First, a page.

Sunday, March 21, 2010
It's spring. With each day of surprising sunshine New York peels off a layer of coats and reveals a teasing trailer of the future. Spring means people in parks and rising hemlines, picnic blankets and whisper of summer. It's not yet the non-stop gray showers of spring (but soon, I'm sure), this is merely a taste of delight, a sprinkle of pastels and cottons and wonders.
I spent all afternoon doing the reading I missed during break in Washington Square (still my favorite park), and little things I noticed mostly reminded me of other little things, the countless other times I've done the same exact thing. Like: a man approached someone next to me for a cigarette, and the vintage film camera dangling around his neck suddenly reminded me of Eddie the black photographer. Eddie asked for my picture in the park way back when. We went off on an impromptu photoshoot and he invited me to a movie I agreed to, I had no other plans for the afternoon. He showed me the notes for an inspirational self help book he was writing. Eddie worked two jobs, one as the security guard for a medical center nearby and one as a cashier at Duane Reade. He attended art openings and dance performances for people to shoot on his boxy old film camera. He kissed me on the cheek and I hadn't realized that he might have thought our afternoon a date. He called, every now and then after that, but I had excuses, I was always busy.
One night in the summer months after I met him, almost forgetting who he was, heading home at Union Square at three or four AM after an exhausting (and dramatic) night, I heard someone call my name. I turned around on reflex and there was Eddie. We talked, but not for long. I went home. I forgot about Eddie, until now.
I wondered how many similar such instances I'd forgotten, things that seemed impossible and sparkling gems when they happened and now slipped away in the cracks of my memory like the cracks in the sidewalks. People and conversations and interactions. Once I met two punk traveller kids who hopped freight trains at Union Square and took them to Times Square. The red steps were closed but we had fun anyway and they spent the night at my apartment. My roommate hadn't been happy but they had some great stories. When we walked past another sleeping traveler punk kid on the street they found change to spare though they still needed bus fare.
Once I walked past a homeless man with the cardboard sign in his mouth and one eye a bloody pulp, seemingly hanging out of his eye socket. It was so terrifying and grotesque I couldn't glance back to make sure if I'd imagined it. I remembered how much I hated it, seeing violence, decay, this living nightmare on the street just as easily as a storefront or a happy puppy.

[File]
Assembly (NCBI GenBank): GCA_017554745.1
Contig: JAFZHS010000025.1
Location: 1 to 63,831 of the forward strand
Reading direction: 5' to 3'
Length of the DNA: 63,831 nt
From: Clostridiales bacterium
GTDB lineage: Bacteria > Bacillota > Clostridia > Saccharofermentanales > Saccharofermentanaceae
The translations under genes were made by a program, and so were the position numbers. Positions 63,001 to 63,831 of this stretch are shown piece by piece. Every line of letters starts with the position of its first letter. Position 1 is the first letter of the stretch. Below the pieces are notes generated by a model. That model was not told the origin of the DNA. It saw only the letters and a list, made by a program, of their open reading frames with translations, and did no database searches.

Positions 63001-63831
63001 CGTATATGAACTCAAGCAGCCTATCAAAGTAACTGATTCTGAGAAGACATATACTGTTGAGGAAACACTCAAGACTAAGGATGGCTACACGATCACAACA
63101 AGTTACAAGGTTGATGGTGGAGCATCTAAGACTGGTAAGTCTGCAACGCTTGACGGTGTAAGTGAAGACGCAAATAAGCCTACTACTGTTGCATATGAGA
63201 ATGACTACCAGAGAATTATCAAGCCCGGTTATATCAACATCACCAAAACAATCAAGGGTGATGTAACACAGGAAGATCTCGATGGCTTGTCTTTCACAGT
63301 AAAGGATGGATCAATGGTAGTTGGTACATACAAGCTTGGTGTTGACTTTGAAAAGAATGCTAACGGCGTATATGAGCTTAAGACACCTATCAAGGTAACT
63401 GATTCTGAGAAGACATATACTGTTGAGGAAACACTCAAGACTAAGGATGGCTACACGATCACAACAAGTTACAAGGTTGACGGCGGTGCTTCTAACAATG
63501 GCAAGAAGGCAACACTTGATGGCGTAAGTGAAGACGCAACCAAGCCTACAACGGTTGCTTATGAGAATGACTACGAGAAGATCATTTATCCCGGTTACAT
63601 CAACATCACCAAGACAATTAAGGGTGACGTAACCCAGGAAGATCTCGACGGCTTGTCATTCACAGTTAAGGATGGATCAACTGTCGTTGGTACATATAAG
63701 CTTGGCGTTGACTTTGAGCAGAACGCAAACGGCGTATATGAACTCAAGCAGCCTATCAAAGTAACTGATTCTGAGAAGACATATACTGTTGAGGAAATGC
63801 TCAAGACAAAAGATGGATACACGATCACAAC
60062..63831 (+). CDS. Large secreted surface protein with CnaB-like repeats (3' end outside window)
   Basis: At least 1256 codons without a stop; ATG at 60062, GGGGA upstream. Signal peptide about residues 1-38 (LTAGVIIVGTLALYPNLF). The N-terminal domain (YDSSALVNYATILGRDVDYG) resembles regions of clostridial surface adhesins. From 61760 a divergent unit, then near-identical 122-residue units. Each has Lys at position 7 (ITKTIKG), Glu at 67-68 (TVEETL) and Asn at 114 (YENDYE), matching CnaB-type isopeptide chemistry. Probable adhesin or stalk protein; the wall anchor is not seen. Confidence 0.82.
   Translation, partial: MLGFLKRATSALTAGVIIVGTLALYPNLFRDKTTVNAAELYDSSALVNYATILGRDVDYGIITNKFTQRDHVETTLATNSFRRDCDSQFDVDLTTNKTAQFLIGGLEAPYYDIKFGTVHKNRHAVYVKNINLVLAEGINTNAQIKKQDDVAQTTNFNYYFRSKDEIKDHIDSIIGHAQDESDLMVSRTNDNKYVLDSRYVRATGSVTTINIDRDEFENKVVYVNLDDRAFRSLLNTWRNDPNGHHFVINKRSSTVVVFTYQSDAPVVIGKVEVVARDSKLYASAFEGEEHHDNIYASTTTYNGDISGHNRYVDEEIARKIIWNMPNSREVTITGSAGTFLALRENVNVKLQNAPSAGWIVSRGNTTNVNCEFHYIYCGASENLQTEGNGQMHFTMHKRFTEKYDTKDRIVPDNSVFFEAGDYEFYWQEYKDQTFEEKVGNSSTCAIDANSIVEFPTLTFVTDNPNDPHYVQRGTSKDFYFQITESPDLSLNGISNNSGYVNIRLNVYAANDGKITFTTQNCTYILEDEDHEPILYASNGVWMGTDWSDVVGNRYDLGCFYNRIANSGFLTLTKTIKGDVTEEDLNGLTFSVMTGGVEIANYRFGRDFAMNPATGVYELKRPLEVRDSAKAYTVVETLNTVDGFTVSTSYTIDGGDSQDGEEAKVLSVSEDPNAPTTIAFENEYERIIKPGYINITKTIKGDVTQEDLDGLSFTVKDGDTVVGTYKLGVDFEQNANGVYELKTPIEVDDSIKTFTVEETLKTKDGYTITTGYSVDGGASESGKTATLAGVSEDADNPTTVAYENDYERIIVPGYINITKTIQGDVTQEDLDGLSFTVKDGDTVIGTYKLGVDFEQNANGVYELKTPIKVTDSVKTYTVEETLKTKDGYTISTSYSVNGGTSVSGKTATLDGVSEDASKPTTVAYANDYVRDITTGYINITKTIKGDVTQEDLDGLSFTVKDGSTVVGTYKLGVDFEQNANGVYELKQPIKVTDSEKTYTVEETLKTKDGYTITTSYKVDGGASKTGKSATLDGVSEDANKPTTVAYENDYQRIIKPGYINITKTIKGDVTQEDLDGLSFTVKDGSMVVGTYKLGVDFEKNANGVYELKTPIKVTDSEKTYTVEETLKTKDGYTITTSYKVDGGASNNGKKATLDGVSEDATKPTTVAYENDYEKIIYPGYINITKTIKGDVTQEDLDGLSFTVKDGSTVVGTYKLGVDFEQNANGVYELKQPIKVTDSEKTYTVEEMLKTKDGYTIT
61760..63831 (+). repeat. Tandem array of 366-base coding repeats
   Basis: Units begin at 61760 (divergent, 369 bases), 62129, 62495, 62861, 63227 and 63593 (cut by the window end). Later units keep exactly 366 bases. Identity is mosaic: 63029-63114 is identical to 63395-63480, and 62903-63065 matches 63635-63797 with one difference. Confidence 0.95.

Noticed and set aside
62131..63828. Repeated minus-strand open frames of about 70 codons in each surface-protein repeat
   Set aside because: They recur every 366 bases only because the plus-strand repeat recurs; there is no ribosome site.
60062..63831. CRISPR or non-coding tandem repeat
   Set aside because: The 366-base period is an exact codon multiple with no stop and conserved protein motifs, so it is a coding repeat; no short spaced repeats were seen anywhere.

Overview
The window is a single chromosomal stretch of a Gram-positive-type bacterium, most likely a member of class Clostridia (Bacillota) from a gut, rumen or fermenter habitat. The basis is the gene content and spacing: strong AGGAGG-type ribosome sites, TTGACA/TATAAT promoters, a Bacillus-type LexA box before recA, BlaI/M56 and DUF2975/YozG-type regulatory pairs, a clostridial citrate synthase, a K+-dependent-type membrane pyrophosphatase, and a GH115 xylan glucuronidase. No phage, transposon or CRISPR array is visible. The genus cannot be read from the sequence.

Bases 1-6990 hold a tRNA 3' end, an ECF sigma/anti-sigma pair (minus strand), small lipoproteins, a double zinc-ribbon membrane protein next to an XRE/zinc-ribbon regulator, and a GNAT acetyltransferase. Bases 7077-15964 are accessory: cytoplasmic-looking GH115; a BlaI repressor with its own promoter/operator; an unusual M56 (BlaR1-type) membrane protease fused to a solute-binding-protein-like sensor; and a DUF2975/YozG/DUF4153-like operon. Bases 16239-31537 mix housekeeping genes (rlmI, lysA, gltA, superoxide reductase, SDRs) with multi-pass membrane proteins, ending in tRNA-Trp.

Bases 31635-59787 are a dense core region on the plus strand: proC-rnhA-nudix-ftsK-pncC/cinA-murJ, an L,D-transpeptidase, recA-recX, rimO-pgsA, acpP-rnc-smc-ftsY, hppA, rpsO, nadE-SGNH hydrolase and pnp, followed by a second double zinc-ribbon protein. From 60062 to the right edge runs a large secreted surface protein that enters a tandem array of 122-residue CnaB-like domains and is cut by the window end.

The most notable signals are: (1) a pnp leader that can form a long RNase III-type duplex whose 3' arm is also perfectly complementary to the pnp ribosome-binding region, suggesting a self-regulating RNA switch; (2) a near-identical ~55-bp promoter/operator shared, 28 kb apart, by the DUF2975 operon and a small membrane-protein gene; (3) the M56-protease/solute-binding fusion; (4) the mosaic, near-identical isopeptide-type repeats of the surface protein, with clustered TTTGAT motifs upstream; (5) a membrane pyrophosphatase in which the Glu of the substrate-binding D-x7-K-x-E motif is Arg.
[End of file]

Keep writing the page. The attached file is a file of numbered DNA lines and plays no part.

That's New York. I was reading a book about New York, an old New York, but still, a New York of connections and patchworks and unlikely reminders and occurrences. Sometimes I forget--a lot, actually. But some days it's impossible to ignore, it's in the way the world awaits with a search at my fingertips, the way a smile or an overheard snippet of conversation lifts up my mood. It's the glimpses into unfamiliar apartments and imagining the stories I haven't heard. A love letter to New York, this? No, not just. A love letter to, oh, I'll allow it, the unfeigned adoration of this very life I lead, the frequency of the wonderful and the novelties in the routine that is not quite a routine, that is a delight in its familiarity and its flexibility.
I haven't absolutely figured out my summer plans yet, but spending it in New York, again, still sounds like an option I'd embrace. I'd miss this. I'd miss even simply sitting on the cold glossy floor of my apartment and laughing about something silly, walking to try brunch with massive portions, miss the history I'd evoke with every trip around the village or 14th street. Oh and, how could I forget, the people. The pink bubble of a blister against the hem of flats that didn't cause them, the ripped pattern of the back of black tights, sunglasses and colorful hair, wrinkles that illustrate a life worth telling, the voices and accents and limps and even if the rest of the world remains impassive, immune, these marvels will go on.